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March 29, 2013     Heritage Florida Jewish News
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March 29, 2013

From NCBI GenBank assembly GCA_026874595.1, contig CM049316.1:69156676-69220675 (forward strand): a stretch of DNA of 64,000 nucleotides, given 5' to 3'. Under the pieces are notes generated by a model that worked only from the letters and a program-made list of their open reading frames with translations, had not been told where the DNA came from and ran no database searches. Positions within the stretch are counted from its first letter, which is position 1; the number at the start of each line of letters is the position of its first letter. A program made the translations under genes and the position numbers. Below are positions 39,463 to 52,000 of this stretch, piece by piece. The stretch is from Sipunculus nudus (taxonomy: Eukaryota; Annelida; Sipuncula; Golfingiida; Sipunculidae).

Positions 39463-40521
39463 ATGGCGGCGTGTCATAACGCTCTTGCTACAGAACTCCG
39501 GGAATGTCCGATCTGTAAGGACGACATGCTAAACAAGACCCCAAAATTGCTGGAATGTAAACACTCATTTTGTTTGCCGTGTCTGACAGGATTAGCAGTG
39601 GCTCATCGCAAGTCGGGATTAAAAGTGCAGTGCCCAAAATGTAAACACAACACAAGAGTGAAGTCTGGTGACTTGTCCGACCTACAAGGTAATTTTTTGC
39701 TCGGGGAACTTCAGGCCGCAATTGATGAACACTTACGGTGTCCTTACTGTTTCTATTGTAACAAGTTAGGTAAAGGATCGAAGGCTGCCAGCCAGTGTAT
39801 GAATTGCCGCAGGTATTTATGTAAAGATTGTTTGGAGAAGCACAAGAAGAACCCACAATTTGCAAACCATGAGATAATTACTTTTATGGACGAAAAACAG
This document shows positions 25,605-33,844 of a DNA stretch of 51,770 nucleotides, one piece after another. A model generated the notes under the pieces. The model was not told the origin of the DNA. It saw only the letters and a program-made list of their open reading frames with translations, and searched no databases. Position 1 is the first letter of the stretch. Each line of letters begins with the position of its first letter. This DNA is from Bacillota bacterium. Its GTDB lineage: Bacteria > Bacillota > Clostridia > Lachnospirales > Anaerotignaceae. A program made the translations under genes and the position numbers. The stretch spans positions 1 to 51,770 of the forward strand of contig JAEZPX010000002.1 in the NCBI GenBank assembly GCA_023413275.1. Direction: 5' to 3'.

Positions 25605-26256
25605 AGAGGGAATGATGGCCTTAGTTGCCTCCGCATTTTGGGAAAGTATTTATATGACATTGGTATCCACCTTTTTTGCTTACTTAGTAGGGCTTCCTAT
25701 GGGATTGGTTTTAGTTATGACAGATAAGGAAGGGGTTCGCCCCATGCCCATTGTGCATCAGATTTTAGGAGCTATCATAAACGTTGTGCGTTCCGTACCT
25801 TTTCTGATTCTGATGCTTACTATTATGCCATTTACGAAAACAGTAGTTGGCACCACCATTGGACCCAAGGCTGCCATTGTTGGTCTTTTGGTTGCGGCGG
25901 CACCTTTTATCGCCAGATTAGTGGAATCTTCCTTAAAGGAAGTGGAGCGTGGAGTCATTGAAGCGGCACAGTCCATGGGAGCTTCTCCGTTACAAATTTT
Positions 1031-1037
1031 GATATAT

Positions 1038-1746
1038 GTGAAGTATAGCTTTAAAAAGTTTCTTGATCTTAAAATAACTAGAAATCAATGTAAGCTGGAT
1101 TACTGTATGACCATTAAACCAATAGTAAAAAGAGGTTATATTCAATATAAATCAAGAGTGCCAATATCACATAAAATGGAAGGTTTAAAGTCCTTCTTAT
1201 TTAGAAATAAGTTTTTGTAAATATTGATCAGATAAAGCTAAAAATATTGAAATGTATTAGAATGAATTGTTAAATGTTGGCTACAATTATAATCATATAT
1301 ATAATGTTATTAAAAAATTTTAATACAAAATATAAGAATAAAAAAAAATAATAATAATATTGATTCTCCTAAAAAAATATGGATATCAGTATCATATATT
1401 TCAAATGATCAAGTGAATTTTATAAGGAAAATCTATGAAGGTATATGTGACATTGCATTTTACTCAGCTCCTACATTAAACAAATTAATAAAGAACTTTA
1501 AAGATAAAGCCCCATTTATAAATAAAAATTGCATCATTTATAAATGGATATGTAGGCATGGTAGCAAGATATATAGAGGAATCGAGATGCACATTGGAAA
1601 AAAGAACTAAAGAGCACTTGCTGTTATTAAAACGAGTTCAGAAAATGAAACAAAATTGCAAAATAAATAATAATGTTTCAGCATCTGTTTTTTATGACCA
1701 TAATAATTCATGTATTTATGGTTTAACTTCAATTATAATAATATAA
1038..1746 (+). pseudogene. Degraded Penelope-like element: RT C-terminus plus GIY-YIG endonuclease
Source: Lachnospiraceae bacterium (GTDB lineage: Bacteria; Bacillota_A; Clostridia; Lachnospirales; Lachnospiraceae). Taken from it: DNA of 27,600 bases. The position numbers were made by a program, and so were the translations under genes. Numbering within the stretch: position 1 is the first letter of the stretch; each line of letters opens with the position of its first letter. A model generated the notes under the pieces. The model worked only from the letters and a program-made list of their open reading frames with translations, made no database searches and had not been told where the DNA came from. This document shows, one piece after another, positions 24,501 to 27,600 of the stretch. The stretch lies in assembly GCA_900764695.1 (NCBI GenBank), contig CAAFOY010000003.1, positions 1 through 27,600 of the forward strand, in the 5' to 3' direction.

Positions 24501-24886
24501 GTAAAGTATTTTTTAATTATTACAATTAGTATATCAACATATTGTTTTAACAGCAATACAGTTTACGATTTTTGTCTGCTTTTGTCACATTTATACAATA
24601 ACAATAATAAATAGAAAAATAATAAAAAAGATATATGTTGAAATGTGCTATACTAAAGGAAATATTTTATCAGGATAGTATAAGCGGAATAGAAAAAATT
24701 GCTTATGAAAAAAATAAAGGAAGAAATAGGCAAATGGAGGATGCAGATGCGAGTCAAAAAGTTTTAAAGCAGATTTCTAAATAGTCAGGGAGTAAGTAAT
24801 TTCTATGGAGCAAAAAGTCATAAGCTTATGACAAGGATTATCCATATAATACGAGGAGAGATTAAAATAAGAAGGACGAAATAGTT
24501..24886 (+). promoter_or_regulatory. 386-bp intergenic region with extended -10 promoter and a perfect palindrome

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PAGE 8A HERITAGE FLORIDA JEWISH NEWS, MARCH 29, 2013 00ce-cream and must00; "j a magical:!1 00rnula for Jewish success Gloria Newberger with cookies Seniors respond positively to the use of music in their life. Lively, upbeat music can help the person feel less lonely or isolated, especially when they sing in a group environment. Singing with others is fun! Similarly, calm and soothing music can help to relax the elderly person and ease fea]" or anxiety. Through music, assisted living residents with various health conditions are able to live more fully. They are not defined by their conditions or their need for medicines and skilled medical care. The Jewish Pavilion has found a magical formula for success. By combining ice- cream socials with music, everyone has a delightful experience, the residents, the volunteers and the staff at the facilities. B'nai Mitzvall e// go /& /on e Maxwell Goldstone, son of David and Juli Goldstone of Apopka, Fla., will be called to the Torah as a bar mitzvah on Saturday, April 6, 2013 at Congregation Beth Am in Longwood. Max is an A student in the gifted program at Apopka Memorial Middle School. When not involved in academics, Max is active in local theater, either per- forming or working behind the scenes. His hobbies include writing, comedy, science fiction, comic books, music, singing, going to the theater, and traveling as often as he can. He enjoys spending time with his family and friends, especially with his cat, Dreidel. Sharing in the family's simcha will be Max's sister; Maia; his grandparents, aunts, uncles, cousins, friends and his extended theater family. dyd00ey 6h00ag00Lg Yerreau/! Sydney Elizabeth Per- reault, daughter of Dale and Phil Perreault of Mai- tland, Fla., will be called to the Torah as a bat mitzvah on Saturday, April 6, 2013 at Congregation of Reform Judaism in Orlando. Sydney is in the seventh grade at Lake Highland Preparatory School, where she is on the President's list and was a cheerleader in the fall. She was a member of the Braveheart lacrosse team, played soccer for the LHPS middle school team and volunteered at the Coalition for the Homeless since first grade. Through the Remember Us Project, Sydney is remembering Serl Sazman, a 5-year-old girl who perished in the Holocaust. Sydney loves hanging out with friends and spending time with family, but most of all she loves her summers at Tripp Lake Camp in Maine. Sharing in.the family's simcha will be her brothers, Daniel and Benjamin; grandparents, Dr. Lawrence and Sheila Pakula of Baltimore and Daniel and Judy Perreault of Heathrow; aunts, uncles, cousins a.nd friends from Orlando and around the country. Bonnie Epstein and Margaret Every Monday, Gloria New- berger leads an Ice Cream So- cial/Sing-a-long at Savannah Court. She is usually joined by her cohorts, Bonnie Epstein, Joe Davids, Jan Burg, Bernice Davids and Zelda King. Almost every week, she is joined by members of the Friends of the Jewish Pavilion Boardwho assist with the serving of ice cream. Board members bring their own delicious treats to complement the ice cream. For a few years, Marge Dreayer, a retired professional Trudy Phillips and Craig'Newberger entertain singer led the music. These days, Bonnie Epstein carries the tune. When joined with musicians, the weekly Ice Cream Social becomes extra special, On Monday, March 18, Newberger's son, Craig Newberger,and his wife, Trudy Phillips, entertained on piano. The Jewish Pavilion runs musicales monthly at Horizon Bay under the leadership of Julie and Jackie Levitt and Emily Glickstein. They too serve ice cream sundaes at every event. Zelda King sings By Chavie Lieber NEW YORK (JTA)--Adver- tising, it's fair to say, is in Ben Feldman's blood. Yes, he technically plays a fictional advertiser, the Jewish copywriter in AMC's award- winning drama "Mad Men." But Feldman says it was his excellent marketing skills that landed him the role. "The casting loved that I was a Jew in real life," Feldman told JTA."They were looking for the typical character, a Jew with a heavy accent, and I played it up for all it was worth." A 32-year-old traditional Jew from Washington, Feld- man is best known as the token MOT on "Mad Men:" the terrible blazer-wearing, Brooklyn-accent talking, shamelessly outspoken Mi- chael Ginsberg. Feldman's first acting gigs were in off-Broadway plays. Eventually he scored roles in TV shows such as "csr' and "Living With Fran," as well as in small films. He thought he was about to hit it big when he moved to Los Angeles for a sitcom produced by Adam Sandler titled "The Mayor." Feldman starred in the pilot, but the show never aired and eventu- ally was dropped, providing the struggling actor a crash course in the capriciousness of the entertainment industry. Persevering, he closely followed casting calls for his favorite show, "Mad Men," and was thrilled when he 'Mad Men' AMC Ben Feldman as Michael Ginsberg, the Jewish copy- writer in AMC's "Mad Men." landed the part of the Jewish copywriter. Feldman said it wasn't so surprising that the show incorporated a Jewish character into the cast. "If you look at the history of advertising, most of them were Jews, so itwas only a matter of time before 'Mad Men' explored that area of advertising," Feld- man said. "Plus, the show illustrates the boundaries that were broken in that time period, with women in the workplace, race and such. So it makes sense that the show was going to bring a Jew on." Feldman is the success of his character, but he knows it could end at any time: The producers of "Mad Men" love to leave their audience and their actors in suspense on plot twists. The sixth season premieres on April 7. "Even if I wanted to tell you what was in store for Michael Ginsberg, I couldn't," Feldman said. "There's no way of know- ing if he'll run off with Joan or Peggy because the writers of the show keep everything top secret. And if one of us leaks a page of our script, everyone will know who it is because they have big, bold letters with our names on it." Feldman, who grew up in a Conservative Jewish home, considers himself a tradi- tional Jew. Though he noted sadly that he never had a bar mitzvah, Feldrnan says he oc- casionally attends synagogue and hosts a Passover seder every year for his friends. The gefilte fish, he says, is"a must." To get fully into, character, Feldman says he tries to impersonate other Jews he knows; hence, the accent and quips.Andwhile his imitations might seemalittle over the top, Feldman says he enjoys having fun with the character and isn't aiming to represent all Jews. The show's writers, he says, are using Judaism as a meta- phor for being an outsider. "The thick accent isn't just about being Jewish. It's that Michael is less cultured, less educated than everyone around him, but someone who is trying to step in," Feldman said. "He's in a totally differ- ent social class, as you can see from his clothing, and I try to show how hard it is for him to fit in." Feldman's parents are ar- dent "Mad Men" fans. His father, Robert, runs an ad agency in Maryland. And they were excited for him when he landed the role--until they found out the role. "My mother's first reaction was like, 'Oh I'm so excited. You're going to star next to the handsome, silver-haired actor,' " Feldman recalled. "And I was like, 'Well, I'm in a show full of good-looking people, but I'm going to stand Out as the weird, ugly one. But honestly, it's more rewarding to fly solo and play a different sort of character. There's more room to grow." Feldman wouldn't reveal any details of the upcoming season, but he did mention that he was present recently at a reading for the season's 10th episode. As for his career steps after "Mad Men," Feldman sees a mad dash to find a new show once the season wraps. But he has other things on his mind, like planninghis Octoberwed- ding--an event, he promises, that will have a chuppah and the breaking-of-the-glass ritual. "Here's the thingaboutJews in Hollywood," he said. "Not to stereotype, but the Jews I know here are the funniest, most self-deprecating people I know. And it's rare to find a Jew that is actually offended by comedy about them. "It's sort of like Seth Mac- Farlane at the Oscars. I'm not trying to offend anyone with my character. I'm trying to be as authentic as it gets." Feldman hams up the Jew l!actq)r on